Get an Exact Color Using Color Pickers, Hex Codes, and More

Choosing colors for your design is one of those brain-surgery-ish decisions involving foundational graphic design principles, intuition, and a little bit o' madness (if you're lucky). Specifying those exact colors in your design is dead-easy, once you know the ropes. We're gonna show you six ways to get the color you want in, but the concepts and basic interfaces are similar across most design tools. 

Orientation: finding where color controls appear

When you click to select a design element that you want to modify, PicMonkey opens up a palette, a box loaded with controls. The Graphic palette, the Text palette, Background palette, and Image palette are the ones you'll be working with the most, and here is what they look like when you first open them:

At the top of all these palettes, notice that some of them have color dots and others have rainbow circle icons: these are your color best friends! In the case of color dots, they index which colors already exist in the graphic or text, and in the case of the rainbow circle, it's just the icon for choosing colors. Click either a color dot or the rainbow circle icon to open up a sub-palette that gives you all the color controls. 

Once the sub-palette opens up, you'll see the spectrum tab (rainbow circle icon again, upper right) and the swatches tab (painter's palette icon, upper left). 

How to use the color picker to get colors

The spectrum, often called a "color picker," is used in most graphic design software. To choose a color, start with the color continuum bar below it. Drag the slider to display different color ranges in the spectrum square above. When you're in the general range of a color you want, move your cursor up to the spectrum, and mouse-down to drag it around and see all your options. As you drag the cursor around the spectrum, notice that the specific color is shown in the color dot above, and it also shows in your design, in whatever element you had selected. The hex code for that color will show next to the color dot, in case you need to replicate that color elsewhere. More about hex codes in a bit.

How to use color swatches to get colors

Click the painter's palette icon at the top of the sub-palette, and you can choose a color from pre-designated swatches. At the top are primary, secondary, and tertiary colors from a traditional color wheel, and below it are your brand colors (more on that below) and other colors you've recently used. Just click the color you want!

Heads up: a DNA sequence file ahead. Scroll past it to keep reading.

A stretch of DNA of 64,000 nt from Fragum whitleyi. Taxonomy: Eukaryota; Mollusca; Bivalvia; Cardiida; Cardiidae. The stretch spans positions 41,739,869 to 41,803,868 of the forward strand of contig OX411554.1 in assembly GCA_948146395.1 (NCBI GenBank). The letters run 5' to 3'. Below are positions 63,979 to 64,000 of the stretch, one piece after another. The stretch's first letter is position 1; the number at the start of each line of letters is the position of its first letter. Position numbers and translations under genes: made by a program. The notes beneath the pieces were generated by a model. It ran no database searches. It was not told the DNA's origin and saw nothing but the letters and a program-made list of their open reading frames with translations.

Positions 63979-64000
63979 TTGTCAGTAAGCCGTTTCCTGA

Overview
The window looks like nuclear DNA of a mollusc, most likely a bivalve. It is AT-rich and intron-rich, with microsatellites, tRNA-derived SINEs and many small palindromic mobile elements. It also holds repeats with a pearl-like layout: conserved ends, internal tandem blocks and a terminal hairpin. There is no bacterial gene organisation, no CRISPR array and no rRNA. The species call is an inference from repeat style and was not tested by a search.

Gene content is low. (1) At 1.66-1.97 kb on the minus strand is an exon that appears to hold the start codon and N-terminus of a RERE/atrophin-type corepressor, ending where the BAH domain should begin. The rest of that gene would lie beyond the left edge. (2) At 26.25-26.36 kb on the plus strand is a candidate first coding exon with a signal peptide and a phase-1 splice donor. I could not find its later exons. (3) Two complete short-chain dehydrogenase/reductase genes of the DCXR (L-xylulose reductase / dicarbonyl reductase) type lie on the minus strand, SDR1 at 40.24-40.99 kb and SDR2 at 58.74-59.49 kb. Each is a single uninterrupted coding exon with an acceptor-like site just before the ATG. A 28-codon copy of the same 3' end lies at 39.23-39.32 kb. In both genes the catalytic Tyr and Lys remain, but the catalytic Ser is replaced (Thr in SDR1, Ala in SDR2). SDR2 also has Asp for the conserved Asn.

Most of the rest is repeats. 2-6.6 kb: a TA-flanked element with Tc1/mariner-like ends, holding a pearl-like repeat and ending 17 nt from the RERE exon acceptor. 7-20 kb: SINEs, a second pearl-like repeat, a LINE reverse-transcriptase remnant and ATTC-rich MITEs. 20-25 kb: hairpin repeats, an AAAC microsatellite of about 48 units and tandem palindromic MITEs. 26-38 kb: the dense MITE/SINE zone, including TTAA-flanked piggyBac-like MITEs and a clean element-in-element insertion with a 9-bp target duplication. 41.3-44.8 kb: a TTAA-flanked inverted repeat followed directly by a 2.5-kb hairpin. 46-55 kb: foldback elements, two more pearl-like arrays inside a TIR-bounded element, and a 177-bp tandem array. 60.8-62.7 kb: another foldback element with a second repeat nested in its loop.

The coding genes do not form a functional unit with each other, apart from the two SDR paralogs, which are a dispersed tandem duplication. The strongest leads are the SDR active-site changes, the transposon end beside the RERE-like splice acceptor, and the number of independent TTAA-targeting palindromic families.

How to use hex codes to specify your color

If you have a hex code for a specific color that you got from a color-choosing resource like PicMonkey's, or a hex code that a person you're collaborating with passed to you, you're golden: hex codes are one of the most precise and speedy ways of specifying a color in your design.

A hex code is a six-digit hexadecimal code that describes the composition of a color. It starts with a "#" sign and is followed by three pairs of numbers/letters: the first pair says how much red is in the color; the second says how much green is in the color; the third says how much blue is in the color. The whitest white is #ffffff and the blackest black is #000000. 

At the top of the sub-palettes within the Graphic palette, Text palette, Background palette and Image palette, you'll see the hex code box. Jump into that box, highlight the code you see and type its replacement: the hex code for the color you want. 

How to use the color eyedropper to match a color in your design

The eyedropper tool helps you choose exactly what color you want from part of the image that you're working on. Click the eyedropper and hover over the desired color in your design. Click the color to apply it to the selected design element. PicMonkey will remember this color and keep it in the "Recently used" section of the swatches tab.

How to get colors from a brand kit

See how all those control palettes have a section called "brand colors"? PicMonkey's made it easy to use consistent brand colors in your designs with Brand Kit. When you're using the color spectrum or the color palette controls, you'll always see your brand colors in the bottom half of the graphic, text, background, and image palettes — nab one of those babies whenever you want your design to be on-brand. But first, you have to establish your brand colors, in Brand Kit. Find it in Hub, on the homepage of PicMonkey. 

If your work isn't so much about a particular brand, per se, you can think of brand colors and brand kits simply as a way of favoriting colors you use frequently. To load up the colors you want, in a brand kit, go to the PicMonkey homepage, and click Brand Kit. Click the plus sign in the Colors section to add a color, and you'll be looking at the same spectrum and swatch options for choosing.

How to get colors from a photo

If you have a photo that perfectly captures the vibe and colors you want, you can use a color palette generator tool to get color codes for your design. With PicMonkey's color palette generator you'll just upload a photo and it'll analyze the dominant colors, and give you hex codes for using them in your designs.

Learn more photo editing tips: Blur Backgrounds, Mirror Image Effect, Film Grain Look, Make Photo Art, Blur Whole Images, Cartoon Look, Vintage Effects

Power your brand with great design

As PicMonkey's content director, Cooper says her goal is to make words happen good. She's been spearheading PicMonkey editorial since day one, relying on insights from her years working at Microsoft, other startups, and producing television programs for PBS and NBC.